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Calculating confidence intervals on the mean with the Students-t distribution

Let's say you have a sample mean, you may wish to know what confidence intervals you can place on that mean. Colloquially: "I want an interval that I can be P% sure contains the true mean". (On a technical point, note that the interval either contains the true mean or it does not: the meaning of the confidence level is subtly different from this colloquialism. More background information can be found on the NIST site).

The formula for the interval can be expressed as:

Where, Ys is the sample mean, s is the sample standard deviation, N is the sample size, [alpha] is the desired significance level and t(α/2,N-1) is the upper critical value of the Students-t distribution with N-1 degrees of freedom.

[Note] Note

The quantity α is the maximum acceptable risk of falsely rejecting the null-hypothesis. The smaller the value of α the greater the strength of the test.

The confidence level of the test is defined as 1 - α, and often expressed as a percentage. So for example a significance level of 0.05, is equivalent to a 95% confidence level. Refer to "What are confidence intervals?" in NIST/SEMATECH e-Handbook of Statistical Methods. for more information.

[Note] Note

The usual assumptions of independent and identically distributed (i.i.d.) variables and normal distribution of course apply here, as they do in other examples.

From the formula, it should be clear that:

The following example code is taken from the example program students_t_single_sample.cpp.

We'll begin by defining a procedure to calculate intervals for various confidence levels; the procedure will print these out as a table:

// Needed includes:
#include <boost/math/distributions/students_t.hpp>
#include <iostream>
#include <iomanip>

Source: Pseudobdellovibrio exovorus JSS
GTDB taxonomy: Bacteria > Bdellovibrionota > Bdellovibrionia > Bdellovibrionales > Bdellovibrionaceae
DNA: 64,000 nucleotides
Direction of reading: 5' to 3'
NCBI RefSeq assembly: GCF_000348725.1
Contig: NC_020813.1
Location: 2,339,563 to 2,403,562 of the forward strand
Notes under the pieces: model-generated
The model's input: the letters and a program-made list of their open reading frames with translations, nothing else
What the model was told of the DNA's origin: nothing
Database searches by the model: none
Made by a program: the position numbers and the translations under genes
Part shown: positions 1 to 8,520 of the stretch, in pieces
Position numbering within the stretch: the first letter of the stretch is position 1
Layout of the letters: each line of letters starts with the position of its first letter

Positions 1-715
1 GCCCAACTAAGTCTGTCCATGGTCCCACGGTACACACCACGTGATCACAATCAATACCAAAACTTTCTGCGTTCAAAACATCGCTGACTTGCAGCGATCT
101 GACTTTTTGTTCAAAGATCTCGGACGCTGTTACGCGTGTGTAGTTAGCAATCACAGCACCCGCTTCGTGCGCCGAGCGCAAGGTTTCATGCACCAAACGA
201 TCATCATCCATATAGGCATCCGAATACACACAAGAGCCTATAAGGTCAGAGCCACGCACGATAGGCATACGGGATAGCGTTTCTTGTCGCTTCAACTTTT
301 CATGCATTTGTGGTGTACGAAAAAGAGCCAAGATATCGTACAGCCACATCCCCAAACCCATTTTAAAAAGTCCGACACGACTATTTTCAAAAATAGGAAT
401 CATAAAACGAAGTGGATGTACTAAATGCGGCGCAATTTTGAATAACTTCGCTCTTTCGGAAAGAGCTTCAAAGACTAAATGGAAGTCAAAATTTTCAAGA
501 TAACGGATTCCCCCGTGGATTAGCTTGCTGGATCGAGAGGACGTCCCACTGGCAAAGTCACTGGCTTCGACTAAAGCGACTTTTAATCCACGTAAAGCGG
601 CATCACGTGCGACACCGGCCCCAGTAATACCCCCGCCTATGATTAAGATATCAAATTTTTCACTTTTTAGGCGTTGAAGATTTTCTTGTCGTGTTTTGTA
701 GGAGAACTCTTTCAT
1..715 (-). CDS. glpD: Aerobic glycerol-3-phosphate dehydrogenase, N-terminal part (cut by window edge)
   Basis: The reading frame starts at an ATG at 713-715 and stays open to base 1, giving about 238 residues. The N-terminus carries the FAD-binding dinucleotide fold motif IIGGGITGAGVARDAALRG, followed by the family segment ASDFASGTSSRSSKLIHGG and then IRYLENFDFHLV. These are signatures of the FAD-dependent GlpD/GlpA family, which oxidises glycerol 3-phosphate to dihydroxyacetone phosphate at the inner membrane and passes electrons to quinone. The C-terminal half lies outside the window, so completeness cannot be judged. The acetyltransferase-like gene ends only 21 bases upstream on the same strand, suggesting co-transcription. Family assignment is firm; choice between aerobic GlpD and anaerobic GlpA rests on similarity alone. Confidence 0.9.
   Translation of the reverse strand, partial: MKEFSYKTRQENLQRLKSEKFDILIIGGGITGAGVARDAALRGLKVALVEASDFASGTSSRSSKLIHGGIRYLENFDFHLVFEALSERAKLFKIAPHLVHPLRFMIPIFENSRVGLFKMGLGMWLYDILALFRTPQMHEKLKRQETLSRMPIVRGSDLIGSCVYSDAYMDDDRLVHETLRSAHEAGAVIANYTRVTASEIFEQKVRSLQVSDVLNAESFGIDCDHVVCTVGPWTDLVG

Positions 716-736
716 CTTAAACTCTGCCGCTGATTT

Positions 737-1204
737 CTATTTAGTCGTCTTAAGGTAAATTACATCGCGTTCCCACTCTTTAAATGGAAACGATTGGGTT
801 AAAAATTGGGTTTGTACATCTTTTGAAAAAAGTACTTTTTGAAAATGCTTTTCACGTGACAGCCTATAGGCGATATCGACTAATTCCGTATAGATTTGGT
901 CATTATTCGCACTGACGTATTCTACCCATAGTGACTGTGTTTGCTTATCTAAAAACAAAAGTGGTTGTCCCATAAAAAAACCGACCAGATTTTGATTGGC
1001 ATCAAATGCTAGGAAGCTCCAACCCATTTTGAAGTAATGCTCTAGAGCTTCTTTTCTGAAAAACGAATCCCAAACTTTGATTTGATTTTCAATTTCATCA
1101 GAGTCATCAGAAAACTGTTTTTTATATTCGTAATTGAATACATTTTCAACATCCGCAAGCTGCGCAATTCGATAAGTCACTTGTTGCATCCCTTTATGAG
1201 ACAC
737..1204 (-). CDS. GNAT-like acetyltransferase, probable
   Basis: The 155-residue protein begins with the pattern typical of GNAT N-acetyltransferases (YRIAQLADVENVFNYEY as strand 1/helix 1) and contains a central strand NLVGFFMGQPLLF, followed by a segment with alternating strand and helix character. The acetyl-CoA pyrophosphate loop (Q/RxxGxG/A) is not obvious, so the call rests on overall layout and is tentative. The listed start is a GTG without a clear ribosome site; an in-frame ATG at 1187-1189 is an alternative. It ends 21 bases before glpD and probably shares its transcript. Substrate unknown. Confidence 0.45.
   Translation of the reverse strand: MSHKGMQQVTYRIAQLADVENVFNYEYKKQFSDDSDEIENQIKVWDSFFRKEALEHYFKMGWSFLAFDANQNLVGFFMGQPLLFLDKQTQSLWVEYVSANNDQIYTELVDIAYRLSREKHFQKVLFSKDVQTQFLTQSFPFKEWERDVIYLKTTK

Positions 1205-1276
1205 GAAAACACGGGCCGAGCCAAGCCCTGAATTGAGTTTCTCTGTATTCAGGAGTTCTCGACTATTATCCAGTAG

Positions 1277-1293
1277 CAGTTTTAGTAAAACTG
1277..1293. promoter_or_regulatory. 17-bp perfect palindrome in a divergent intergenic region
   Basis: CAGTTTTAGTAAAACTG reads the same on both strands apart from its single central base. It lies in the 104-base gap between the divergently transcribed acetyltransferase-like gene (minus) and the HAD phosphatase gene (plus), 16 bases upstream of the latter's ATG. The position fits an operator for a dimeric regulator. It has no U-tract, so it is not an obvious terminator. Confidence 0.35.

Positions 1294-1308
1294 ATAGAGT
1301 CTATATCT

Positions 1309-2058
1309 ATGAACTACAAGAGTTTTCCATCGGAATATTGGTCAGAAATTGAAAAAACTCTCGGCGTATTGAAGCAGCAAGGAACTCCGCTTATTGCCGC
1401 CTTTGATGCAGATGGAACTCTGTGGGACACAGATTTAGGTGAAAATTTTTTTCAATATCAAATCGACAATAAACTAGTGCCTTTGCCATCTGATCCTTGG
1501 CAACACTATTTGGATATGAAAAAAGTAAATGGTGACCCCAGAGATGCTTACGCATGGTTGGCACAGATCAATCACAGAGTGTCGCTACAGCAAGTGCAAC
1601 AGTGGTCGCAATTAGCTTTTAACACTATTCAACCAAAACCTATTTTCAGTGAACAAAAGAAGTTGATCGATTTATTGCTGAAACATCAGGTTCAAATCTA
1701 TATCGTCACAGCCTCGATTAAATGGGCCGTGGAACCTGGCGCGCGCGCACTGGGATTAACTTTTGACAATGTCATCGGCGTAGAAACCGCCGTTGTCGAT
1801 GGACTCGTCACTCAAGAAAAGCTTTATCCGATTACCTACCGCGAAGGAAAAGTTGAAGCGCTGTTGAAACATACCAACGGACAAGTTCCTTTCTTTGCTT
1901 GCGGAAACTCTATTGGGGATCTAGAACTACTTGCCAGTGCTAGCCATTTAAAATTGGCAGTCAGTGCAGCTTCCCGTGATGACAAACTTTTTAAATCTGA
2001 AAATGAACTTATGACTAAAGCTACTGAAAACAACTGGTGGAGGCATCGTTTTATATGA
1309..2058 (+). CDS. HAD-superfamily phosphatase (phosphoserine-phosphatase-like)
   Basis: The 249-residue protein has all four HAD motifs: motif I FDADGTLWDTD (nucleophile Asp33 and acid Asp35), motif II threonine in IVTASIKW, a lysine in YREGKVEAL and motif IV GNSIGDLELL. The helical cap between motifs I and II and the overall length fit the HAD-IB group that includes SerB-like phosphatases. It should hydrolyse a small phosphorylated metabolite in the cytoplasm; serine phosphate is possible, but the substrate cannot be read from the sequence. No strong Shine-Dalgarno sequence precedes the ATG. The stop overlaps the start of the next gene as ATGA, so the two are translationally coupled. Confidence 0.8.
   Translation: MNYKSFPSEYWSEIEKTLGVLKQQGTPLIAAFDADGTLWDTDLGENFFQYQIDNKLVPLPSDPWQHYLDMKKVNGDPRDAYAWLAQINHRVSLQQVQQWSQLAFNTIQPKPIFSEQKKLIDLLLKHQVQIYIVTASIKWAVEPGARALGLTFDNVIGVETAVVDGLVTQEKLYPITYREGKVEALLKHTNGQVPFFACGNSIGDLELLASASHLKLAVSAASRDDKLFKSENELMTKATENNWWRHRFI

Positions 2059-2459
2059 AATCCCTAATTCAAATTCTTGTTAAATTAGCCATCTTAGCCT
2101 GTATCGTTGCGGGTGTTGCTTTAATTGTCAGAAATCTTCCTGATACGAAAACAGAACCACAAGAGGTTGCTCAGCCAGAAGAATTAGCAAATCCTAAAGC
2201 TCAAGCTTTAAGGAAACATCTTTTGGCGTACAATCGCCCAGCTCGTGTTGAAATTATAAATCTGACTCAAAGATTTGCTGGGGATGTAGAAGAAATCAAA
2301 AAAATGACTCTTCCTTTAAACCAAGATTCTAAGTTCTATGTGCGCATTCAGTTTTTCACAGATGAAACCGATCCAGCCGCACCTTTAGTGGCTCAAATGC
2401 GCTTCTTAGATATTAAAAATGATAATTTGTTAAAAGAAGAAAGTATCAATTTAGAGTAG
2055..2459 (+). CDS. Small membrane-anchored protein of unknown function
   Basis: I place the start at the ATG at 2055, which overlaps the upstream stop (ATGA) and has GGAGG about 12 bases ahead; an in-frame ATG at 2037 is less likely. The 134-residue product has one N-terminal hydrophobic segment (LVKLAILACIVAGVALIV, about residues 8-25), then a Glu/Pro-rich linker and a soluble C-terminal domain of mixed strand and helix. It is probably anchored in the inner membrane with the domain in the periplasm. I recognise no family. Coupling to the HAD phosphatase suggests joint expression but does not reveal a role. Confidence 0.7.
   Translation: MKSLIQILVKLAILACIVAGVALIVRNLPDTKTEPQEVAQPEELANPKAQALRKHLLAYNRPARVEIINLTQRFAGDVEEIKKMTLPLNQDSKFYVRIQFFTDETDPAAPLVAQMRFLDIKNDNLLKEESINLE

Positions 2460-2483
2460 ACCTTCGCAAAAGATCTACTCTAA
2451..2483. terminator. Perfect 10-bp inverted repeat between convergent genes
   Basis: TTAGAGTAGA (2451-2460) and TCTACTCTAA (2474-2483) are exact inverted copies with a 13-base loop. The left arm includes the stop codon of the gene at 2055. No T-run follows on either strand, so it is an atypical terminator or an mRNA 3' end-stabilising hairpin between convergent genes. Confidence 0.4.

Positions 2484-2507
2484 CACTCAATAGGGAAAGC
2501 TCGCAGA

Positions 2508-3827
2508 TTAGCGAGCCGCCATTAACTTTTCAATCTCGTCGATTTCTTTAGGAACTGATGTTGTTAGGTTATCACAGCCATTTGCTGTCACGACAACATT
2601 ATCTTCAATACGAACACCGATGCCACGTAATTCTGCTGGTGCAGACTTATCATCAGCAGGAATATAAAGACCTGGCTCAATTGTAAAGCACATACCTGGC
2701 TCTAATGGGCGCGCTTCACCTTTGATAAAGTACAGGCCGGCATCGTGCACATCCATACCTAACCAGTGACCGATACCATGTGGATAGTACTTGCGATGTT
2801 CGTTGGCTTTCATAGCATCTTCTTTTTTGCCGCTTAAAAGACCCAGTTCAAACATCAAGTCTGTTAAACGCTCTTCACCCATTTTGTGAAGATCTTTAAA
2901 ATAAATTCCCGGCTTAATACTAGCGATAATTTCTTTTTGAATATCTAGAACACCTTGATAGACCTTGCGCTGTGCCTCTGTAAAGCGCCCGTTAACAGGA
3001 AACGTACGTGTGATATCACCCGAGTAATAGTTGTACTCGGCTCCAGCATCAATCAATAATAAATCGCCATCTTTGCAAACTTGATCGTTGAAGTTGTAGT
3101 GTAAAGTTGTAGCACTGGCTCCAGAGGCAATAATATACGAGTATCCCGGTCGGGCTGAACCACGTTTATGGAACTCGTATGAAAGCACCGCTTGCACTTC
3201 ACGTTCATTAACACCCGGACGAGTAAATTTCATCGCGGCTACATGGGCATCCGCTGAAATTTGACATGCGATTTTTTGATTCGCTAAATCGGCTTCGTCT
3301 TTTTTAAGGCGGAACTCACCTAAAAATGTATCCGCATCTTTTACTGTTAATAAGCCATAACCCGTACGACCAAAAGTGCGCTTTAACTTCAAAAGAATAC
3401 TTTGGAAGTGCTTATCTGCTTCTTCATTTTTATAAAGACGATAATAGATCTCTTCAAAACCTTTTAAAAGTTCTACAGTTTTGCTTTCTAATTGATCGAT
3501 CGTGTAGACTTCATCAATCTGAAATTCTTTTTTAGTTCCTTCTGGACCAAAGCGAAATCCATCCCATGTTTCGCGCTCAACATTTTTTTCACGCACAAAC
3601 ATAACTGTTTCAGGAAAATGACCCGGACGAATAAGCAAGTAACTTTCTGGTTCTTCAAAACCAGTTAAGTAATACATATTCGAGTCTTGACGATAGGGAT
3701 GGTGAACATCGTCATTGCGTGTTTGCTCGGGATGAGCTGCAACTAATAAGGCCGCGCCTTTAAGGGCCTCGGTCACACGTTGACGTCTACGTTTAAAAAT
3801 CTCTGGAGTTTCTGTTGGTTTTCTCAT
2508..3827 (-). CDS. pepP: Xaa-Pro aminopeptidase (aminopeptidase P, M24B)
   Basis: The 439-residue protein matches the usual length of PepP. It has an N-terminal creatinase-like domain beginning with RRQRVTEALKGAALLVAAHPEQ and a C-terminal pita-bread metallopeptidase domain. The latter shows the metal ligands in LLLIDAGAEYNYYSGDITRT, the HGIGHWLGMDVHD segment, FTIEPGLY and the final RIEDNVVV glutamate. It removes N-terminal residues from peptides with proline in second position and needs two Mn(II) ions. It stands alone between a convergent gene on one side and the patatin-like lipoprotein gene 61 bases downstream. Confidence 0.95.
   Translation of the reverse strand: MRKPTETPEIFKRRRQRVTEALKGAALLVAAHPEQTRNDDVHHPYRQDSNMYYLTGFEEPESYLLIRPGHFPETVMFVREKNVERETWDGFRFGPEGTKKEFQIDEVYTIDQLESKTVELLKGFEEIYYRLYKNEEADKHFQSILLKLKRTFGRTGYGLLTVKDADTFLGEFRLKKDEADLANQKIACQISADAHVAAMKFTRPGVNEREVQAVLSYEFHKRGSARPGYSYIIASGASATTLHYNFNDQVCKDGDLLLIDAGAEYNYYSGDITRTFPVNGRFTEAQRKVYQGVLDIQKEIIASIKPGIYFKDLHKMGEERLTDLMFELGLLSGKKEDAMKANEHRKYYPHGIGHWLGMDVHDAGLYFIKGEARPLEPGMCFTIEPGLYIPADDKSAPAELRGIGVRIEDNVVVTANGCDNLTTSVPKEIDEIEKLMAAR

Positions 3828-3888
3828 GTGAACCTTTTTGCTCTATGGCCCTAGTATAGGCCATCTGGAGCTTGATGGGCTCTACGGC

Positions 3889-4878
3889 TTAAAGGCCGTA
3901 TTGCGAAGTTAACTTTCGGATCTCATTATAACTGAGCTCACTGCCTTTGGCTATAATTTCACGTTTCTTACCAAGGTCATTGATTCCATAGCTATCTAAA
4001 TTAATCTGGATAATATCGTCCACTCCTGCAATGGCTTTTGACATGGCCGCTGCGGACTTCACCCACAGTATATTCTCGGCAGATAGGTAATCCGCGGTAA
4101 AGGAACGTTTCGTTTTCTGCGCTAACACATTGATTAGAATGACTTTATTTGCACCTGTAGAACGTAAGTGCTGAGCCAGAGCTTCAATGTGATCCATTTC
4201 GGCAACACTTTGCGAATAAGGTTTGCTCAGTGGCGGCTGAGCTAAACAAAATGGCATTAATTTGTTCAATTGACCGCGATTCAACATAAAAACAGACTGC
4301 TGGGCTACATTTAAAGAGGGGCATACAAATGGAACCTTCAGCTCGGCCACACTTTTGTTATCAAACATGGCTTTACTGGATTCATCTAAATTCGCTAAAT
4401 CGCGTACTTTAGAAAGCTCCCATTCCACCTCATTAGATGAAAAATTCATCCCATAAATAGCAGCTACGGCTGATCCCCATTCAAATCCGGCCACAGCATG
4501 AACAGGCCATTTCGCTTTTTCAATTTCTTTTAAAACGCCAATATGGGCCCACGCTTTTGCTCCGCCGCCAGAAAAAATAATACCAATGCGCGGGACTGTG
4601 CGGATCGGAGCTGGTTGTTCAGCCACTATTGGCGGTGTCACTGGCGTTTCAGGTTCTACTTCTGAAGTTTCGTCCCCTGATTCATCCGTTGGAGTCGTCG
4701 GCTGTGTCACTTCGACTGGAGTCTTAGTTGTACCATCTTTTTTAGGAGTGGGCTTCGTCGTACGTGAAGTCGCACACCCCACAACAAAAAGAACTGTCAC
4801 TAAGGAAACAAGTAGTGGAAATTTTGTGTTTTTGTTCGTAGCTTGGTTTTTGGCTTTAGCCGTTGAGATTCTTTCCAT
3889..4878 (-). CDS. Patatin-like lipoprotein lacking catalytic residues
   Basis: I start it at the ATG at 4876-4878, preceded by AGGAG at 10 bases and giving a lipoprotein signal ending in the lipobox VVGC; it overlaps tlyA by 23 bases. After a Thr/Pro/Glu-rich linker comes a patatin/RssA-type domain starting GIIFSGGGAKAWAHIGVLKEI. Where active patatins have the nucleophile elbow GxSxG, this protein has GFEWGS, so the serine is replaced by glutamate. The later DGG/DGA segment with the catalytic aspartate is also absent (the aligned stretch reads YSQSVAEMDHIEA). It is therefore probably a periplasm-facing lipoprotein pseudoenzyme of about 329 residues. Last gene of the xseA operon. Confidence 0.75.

// Bring everything into global namespace for ease of use:
using namespace boost::math;
using namespace std;   

void confidence_limits_on_mean(
   double Sm,           // Sm = Sample Mean.
   double Sd,           // Sd = Sample Standard Deviation.
   unsigned Sn)         // Sn = Sample Size.
   using namespace std;
   using namespace boost::math;

   // Print out general info:
   cout << 
      "2-Sided Confidence Limits For Mean\n"
   cout << setprecision(7);
   cout << setw(40) << left << "Number of Observations" << "=  " << Sn << "\n";
   cout << setw(40) << left << "Mean" << "=  " << Sm << "\n";
   cout << setw(40) << left << "Standard Deviation" << "=  " << Sd << "\n";

We'll define a table of significance/risk levels for which we'll compute intervals:

double alpha[] = { 0.5, 0.25, 0.1, 0.05, 0.01, 0.001, 0.0001, 0.00001 };

Note that these are the complements of the confidence/probability levels: 0.5, 0.75, 0.9 .. 0.99999).

Next we'll declare the distribution object we'll need, note that the degrees of freedom parameter is the sample size less one:

students_t dist(Sn - 1);

Most of what follows in the program is pretty printing, so let's focus on the calculation of the interval. First we need the t-statistic, computed using the quantile function and our significance level. Note that since the significance levels are the complement of the probability, we have to wrap the arguments in a call to complement(...):

double T = quantile(complement(dist, alpha[i] / 2));